The goal is to consider the Disneyification/Disneyization of Times Square from an alternative perspective. Whereas scholars such as Zukin, Bryman and Wollman12 have often considered Disney’s intentions of altering spaces in the interests of the corporation, this study considers Times Square as a three-dimensional physical media display space that includes conduits for intellectual properties as large as buildings and as small as a plush toy. The reason for this approach is to try and come to a better understanding of how the fluidity of intellectual property as a non-physically defined item of cultural value allows it to be utilized both at scale and en masse as a tool to continually reassert and/or reshape the fluctuating identity of a corporation as it expands during growths, particularly when those expansion are as radical and notable as the absorption of the Pixar, Marvel and Lucasfilm libraries were.

Visualizing the Sense of Corporate Identity

With Times Square experienced on Thursday, October 24, 2013 and the photographs and videos collected, the images and videos were imported first into iPhoto. This allowed for organization and annotation, as well as verification of GPS information. With the photos annotated with descriptions and GPS information confirmed, the photos were brought into Google Earth where they were plotted on existing satellite maps of the Times Square region. The photos were then categorized in two schema. The first schema was based on the type of display in which the intellectual property was presented. The types of display were as follows:

  • Building – any very large scale instance of a property where the physical space was crucial to understanding the property’s deployment (white pins)
  • Media Venue – any venue where the presentation of the property is contingent on selection and is likely to be variable (red pins)
  • Advertisements – advertisements for Disney properties (blue pins)
    • Billboards
    • Street-level Advertisements
    • Other
  • Licensed Properties – any instance of a property clearly licensed from Disney to sell another product such as clothing or souvenirs (yellow pins)
  • Unlicensed Properties – any instance of a property which is like to not be sanctioned by Disney and is therefore not likely to profit the company in any way. (green pins)
    • Costumed People
    • Street Vendors

Having organized the materials by types, the photos were then reorganized based on their affiliation to a subset of Disney properties/brands. Those subsets were as follows(locations pinned with logos of corresponding brand):

  • Disney
    • Disney as brand
    • Mickey, Minnie, Winnie, etc.
    • Mixed
  • Marvel
  • Pixar
  • Disney Princess
  • Disney Theatrical
  • Disney Pictures
  • ABC
  • ESPN
  • Star Wars

In addition to the photos, links to two videos were added to the Google Earth map. The first was a recording of video loop that plays above the Disney Store and over the course of approximately 4 minutes advertises for the entire spectrum of Disney properties. The second was a recording of a video billboard at the ABC-TV studios that showed advertisements for ABC and ESPN television shows as well as paid advertisements from other sponsors such as Motorola.

One final set of materials was added, historic fire insurance maps from 1857 and 1920. These maps open up possible explorations of how Times Square acted as a stage for commercial identities in the past and portend to a future experiment where historic images show companies, brands, movies and production from other eras could be mapped on a history of buildings. This would allow for a visual investigation into how this relatively small patch of geography has acted historically as a hub for charged and excited presentations of intellectual property.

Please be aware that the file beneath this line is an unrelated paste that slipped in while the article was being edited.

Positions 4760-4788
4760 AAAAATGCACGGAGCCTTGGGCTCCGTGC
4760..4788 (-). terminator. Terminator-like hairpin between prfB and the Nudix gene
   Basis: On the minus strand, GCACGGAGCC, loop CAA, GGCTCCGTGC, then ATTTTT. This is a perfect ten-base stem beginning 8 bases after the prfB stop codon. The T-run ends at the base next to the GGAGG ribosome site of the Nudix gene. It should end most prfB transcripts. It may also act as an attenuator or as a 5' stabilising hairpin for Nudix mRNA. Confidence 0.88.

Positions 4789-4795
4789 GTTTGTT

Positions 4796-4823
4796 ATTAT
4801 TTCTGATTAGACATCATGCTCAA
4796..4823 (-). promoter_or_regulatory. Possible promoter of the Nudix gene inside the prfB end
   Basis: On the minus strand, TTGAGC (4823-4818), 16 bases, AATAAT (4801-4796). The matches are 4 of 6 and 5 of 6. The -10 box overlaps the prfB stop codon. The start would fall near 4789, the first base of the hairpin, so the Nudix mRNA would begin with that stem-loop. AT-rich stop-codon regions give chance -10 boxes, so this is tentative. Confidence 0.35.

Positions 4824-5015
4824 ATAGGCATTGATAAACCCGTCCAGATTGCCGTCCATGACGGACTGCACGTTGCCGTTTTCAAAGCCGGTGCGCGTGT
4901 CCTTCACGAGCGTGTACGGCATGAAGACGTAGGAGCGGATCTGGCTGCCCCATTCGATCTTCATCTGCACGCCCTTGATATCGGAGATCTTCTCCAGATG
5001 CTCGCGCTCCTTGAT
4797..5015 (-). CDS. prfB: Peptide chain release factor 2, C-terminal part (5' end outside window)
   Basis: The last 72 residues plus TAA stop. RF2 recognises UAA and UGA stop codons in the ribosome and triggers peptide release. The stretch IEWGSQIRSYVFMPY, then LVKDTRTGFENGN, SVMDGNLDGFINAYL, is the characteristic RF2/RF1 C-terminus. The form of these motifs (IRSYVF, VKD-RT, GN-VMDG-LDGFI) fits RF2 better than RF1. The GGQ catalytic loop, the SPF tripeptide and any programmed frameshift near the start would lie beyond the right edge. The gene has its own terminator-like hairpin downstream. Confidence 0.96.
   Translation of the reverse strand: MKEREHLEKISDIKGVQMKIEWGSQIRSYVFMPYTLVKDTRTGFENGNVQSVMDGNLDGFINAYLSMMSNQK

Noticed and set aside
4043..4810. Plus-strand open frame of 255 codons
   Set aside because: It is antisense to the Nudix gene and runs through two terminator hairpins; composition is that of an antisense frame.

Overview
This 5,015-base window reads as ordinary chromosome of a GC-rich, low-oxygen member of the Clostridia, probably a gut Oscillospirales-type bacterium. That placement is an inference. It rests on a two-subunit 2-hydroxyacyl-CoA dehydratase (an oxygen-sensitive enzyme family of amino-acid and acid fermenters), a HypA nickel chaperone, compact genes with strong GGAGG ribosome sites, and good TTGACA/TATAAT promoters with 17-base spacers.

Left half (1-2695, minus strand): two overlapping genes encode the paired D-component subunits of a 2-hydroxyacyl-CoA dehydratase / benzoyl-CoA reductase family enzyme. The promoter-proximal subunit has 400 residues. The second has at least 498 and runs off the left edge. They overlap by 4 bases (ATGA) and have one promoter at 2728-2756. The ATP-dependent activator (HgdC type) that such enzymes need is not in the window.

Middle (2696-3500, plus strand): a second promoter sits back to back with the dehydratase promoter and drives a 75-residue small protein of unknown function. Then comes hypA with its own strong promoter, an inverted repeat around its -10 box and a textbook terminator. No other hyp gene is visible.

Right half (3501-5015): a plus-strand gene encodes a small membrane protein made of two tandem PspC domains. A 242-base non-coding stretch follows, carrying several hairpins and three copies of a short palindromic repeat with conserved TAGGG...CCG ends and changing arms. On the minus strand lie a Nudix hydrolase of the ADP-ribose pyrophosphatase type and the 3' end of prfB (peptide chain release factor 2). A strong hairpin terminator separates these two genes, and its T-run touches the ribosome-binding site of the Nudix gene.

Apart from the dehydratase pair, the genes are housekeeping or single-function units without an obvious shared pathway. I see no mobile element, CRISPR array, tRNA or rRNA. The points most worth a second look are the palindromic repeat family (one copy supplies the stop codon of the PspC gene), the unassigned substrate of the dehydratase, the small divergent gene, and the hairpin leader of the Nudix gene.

Moving Forward: Visual Conclusions on Corporate Performance of Identity

Up to this point, gathering the data, generating the map, refining the image pins and organizing the materials has taken up a significant amount of time. Now that those materials are in place, patterns of dispersal are already becoming apparent, with concentrations of certain types of property deployments correlating to certain spaces within the square. The dispersals tell a story of how consumers experience Times Square, how cultural producers try to best exploit those patterns of experience and the feedback loops that occur within such a system. Next steps are to consider the map more closely, assess how clearly it represents Times Square as a single-day look and discover the ultimate value of such an exercise on a contemporary experience as well on historical data. At the least the mapping procedure promises to create a better visual understanding of then cultural processes that we are aware are at work in Times Square. At best, patterns both in the present and in the past will help open up a better understanding of not only how Disney and other companies assert their identities through the deployment of their intellectual properties in Times Square, but also how they practice similar strategies at different scales and in different environments.


Below are links to the file that allows you to best view the Times Square map. Download Google Earth to you computer first, then download the file with the photo data and open with Google Earth. It is navigable much like Google Maps, so should be easily usable. You can also turn off the groups and schema to allow for custom variable views within Google Earth.

Contact me at kimon

[at]keramidas[dot]com with any questions. Below the two file downloads are links to web versions (buggy and not as robust) of the two different schema and to a page with the two videos available.